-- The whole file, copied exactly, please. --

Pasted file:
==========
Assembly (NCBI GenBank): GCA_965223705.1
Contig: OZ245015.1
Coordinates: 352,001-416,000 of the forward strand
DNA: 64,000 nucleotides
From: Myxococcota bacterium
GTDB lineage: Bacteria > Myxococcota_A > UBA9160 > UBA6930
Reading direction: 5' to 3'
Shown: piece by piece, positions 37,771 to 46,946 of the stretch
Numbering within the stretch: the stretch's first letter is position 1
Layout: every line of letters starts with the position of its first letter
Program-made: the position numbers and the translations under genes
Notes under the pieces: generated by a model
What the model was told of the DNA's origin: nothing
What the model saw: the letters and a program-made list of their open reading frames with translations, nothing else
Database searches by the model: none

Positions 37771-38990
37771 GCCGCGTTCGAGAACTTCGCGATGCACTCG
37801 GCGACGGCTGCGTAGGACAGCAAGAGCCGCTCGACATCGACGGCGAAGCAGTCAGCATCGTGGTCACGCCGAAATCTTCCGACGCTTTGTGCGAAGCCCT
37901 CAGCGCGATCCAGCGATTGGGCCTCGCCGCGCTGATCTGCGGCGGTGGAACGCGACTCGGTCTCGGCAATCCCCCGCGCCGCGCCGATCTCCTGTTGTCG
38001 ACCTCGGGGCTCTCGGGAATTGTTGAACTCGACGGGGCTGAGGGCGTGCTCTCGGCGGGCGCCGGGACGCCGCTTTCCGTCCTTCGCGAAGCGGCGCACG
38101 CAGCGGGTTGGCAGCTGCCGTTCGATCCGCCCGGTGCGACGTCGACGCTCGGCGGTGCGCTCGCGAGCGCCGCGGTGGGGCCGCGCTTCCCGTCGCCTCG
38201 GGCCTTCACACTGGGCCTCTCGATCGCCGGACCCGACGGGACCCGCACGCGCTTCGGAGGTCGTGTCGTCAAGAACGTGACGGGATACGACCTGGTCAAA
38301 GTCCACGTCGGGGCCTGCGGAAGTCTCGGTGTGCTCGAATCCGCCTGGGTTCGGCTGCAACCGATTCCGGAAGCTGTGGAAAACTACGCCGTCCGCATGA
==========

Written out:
Assembly (NCBI GenBank): GCA_965223705.1
Contig: OZ245015.1
Coordinates: 352,001-416,000 of the forward strand
DNA: 64,000 nucleotides
From: Myxococcota bacterium
GTDB lineage: Bacteria > Myxococcota_A > UBA9160 > UBA6930
Reading direction: 5' to 3'
Shown: piece by piece, positions 37,771 to 46,946 of the stretch
Numbering within the stretch: the stretch's first letter is position 1
Layout: every line of letters starts with the position of its first letter
Program-made: the position numbers and the translations under genes
Notes under the pieces: generated by a model
What the model was told of the DNA's origin: nothing
What the model saw: the letters and a program-made list of their open reading frames with translations, nothing else
Database searches by the model: none

Positions 37771-38990
37771 GCCGCGTTCGAGAACTTCGCGATGCACTCG
37801 GCGACGGCTGCGTAGGACAGCAAGAGCCGCTCGACATCGACGGCGAAGCAGTCAGCATCGTGGTCACGCCGAAATCTTCCGACGCTTTGTGCGAAGCCCT
37901 CAGCGCGATCCAGCGATTGGGCCTCGCCGCGCTGATCTGCGGCGGTGGAACGCGACTCGGTCTCGGCAATCCCCCGCGCCGCGCCGATCTCCTGTTGTCG
38001 ACCTCGGGGCTCTCGGGAATTGTTGAACTCGACGGGGCTGAGGGCGTGCTCTCGGCGGGCGCCGGGACGCCGCTTTCCGTCCTTCGCGAAGCGGCGCACG
38101 CAGCGGGTTGGCAGCTGCCGTTCGATCCGCCCGGTGCGACGTCGACGCTCGGCGGTGCGCTCGCGAGCGCCGCGGTGGGGCCGCGCTTCCCGTCGCCTCG
38201 GGCCTTCACACTGGGCCTCTCGATCGCCGGACCCGACGGGACCCGCACGCGCTTCGGAGGTCGTGTCGTCAAGAACGTGACGGGATACGACCTGGTCAAA
38301 GTCCACGTCGGGGCCTGCGGAAGTCTCGGTGTGCTCGAATCCGCCTGGGTTCGGCTGCAACCGATTCCGGAAGCTGTGGAAAACTACGCCGTCCGCATGA